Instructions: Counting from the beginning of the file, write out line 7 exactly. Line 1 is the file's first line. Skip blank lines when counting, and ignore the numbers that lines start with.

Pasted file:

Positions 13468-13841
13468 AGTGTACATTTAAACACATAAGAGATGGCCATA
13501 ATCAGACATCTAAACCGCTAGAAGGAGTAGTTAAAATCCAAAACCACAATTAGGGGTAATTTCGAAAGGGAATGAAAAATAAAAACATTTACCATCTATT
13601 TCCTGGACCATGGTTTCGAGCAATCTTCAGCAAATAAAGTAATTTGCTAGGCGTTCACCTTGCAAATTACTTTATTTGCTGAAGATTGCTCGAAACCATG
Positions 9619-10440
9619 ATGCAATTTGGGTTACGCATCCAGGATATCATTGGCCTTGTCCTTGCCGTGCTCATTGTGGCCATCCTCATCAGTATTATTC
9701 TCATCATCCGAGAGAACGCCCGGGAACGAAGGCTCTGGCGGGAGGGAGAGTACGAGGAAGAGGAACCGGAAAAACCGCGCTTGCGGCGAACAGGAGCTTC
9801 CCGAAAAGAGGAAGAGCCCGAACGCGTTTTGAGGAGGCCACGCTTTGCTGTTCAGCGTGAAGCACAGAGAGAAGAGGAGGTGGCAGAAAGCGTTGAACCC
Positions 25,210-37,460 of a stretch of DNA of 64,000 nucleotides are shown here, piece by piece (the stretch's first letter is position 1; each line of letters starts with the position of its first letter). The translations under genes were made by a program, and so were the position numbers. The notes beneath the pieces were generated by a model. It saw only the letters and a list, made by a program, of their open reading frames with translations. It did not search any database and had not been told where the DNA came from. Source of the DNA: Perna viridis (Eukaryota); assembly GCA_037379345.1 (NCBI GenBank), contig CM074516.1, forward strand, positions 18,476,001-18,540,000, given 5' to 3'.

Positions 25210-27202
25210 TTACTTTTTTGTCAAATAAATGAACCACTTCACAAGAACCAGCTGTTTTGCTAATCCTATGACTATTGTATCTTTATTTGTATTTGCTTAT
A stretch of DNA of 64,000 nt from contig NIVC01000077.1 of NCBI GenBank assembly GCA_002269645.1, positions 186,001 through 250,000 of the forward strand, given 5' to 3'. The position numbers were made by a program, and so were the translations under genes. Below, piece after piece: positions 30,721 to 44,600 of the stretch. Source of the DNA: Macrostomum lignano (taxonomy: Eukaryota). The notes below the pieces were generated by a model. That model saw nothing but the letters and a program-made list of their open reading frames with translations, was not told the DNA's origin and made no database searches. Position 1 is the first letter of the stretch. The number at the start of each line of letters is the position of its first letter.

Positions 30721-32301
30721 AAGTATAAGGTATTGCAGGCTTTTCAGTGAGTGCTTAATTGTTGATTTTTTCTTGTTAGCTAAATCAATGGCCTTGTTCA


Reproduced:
9701 TCATCATCCGAGAGAACGCCCGGGAACGAAGGCTCTGGCGGGAGGGAGAGTACGAGGAAGAGGAACCGGAAAAACCGCGCTTGCGGCGAACAGGAGCTTC